The most impressive visual representation to me was at Berlin Fashion Week in 2017. VinoKilo disrupted fashion week by curating vintage pieces on the live performance runway. Over the course of two days, we created an installation that should represent the vast amount of vintage items that could have been transported to Africa instead.

With enthusiasm, a young and rather inexperienced team deep-dived into the world of vintage and entrepreneurship. And by now, has saved 100 000 kg of clothes.

The most impressive visual representation to me was at Berlin Fashion Week in 2017. VinoKilo disrupted fashion week by curating vintage pieces on the live performance runway. Over the course of two days, we created an installation that should represent the vast amount of vintage items that could have been transported to Africa instead.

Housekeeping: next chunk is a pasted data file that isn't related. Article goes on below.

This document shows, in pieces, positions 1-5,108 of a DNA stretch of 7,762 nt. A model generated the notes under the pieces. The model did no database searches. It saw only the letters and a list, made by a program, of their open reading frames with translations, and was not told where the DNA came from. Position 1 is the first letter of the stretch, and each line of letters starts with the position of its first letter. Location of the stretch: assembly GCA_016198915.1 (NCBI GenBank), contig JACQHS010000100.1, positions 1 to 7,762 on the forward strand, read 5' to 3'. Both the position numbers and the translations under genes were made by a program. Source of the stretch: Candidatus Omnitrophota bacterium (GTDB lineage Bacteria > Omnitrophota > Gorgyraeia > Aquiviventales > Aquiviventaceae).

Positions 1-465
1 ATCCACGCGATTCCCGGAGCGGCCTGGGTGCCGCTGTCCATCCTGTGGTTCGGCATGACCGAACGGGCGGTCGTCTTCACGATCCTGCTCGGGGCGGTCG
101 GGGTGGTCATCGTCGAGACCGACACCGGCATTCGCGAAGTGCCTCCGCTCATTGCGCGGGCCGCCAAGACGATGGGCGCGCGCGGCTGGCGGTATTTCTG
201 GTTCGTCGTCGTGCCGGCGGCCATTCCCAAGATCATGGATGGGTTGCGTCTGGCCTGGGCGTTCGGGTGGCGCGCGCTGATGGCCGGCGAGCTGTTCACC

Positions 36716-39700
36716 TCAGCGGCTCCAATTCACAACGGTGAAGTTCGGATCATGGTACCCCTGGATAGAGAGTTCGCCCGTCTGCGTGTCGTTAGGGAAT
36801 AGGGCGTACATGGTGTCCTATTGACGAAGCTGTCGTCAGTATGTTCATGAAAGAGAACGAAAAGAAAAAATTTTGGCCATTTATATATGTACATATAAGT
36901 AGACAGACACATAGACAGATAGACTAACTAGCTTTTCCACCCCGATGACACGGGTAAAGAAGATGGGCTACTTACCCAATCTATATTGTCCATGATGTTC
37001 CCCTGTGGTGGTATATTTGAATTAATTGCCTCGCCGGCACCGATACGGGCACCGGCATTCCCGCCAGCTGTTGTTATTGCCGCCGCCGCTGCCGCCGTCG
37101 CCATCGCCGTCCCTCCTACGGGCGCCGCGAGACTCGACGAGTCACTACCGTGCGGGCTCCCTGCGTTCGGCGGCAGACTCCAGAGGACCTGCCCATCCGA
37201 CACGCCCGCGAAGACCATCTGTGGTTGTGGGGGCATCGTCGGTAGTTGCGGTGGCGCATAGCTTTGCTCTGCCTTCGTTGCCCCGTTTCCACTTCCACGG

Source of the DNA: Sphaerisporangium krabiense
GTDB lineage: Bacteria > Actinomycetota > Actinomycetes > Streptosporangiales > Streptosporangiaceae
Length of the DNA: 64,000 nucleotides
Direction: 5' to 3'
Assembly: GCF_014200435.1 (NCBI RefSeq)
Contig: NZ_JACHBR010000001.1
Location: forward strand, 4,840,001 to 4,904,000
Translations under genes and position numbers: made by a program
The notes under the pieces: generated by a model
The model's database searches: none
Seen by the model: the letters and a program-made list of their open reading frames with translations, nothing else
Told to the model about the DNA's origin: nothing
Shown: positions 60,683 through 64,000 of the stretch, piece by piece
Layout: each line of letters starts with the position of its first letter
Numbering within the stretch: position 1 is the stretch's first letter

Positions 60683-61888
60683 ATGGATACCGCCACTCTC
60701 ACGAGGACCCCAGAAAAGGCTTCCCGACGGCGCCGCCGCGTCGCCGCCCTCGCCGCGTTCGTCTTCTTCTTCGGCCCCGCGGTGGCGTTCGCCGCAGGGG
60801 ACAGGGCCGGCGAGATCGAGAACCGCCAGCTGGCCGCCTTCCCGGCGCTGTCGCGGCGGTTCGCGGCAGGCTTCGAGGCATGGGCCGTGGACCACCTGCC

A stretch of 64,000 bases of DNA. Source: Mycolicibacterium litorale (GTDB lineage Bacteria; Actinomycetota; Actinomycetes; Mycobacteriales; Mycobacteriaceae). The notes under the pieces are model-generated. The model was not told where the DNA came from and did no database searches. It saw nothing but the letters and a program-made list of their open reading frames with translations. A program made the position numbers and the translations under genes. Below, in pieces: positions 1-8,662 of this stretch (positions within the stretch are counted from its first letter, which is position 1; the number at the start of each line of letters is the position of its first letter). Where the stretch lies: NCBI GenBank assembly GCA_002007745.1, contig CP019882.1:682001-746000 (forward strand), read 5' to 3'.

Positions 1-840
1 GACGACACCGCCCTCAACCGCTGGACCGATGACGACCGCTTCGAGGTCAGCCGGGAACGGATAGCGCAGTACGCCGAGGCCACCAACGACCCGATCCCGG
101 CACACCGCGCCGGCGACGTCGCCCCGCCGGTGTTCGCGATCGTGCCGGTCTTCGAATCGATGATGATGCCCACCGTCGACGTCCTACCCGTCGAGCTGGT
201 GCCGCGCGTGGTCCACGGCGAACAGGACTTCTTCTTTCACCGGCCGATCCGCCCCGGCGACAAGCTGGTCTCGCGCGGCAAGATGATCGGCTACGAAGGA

But these hundreds of pieces that served as artistic installation are just a fraction of what VinoKilo is working with.

Thankfully, Robin translated the impact of saved vintage clothes into numbers. 100 tonnes of clothes equal to many individual items (41600 to be precise). That can be jeans jackets, cotton sweaters or a leather purses. And each item sold, saves 6.2 bathtubs of water, that would otherwise be used in producing clothing newly. And these bathtubs equal 76.000 vino bottles and 300.000 glasses of wine. Skål; the Swedish word for cheers.

©Isabel Hayn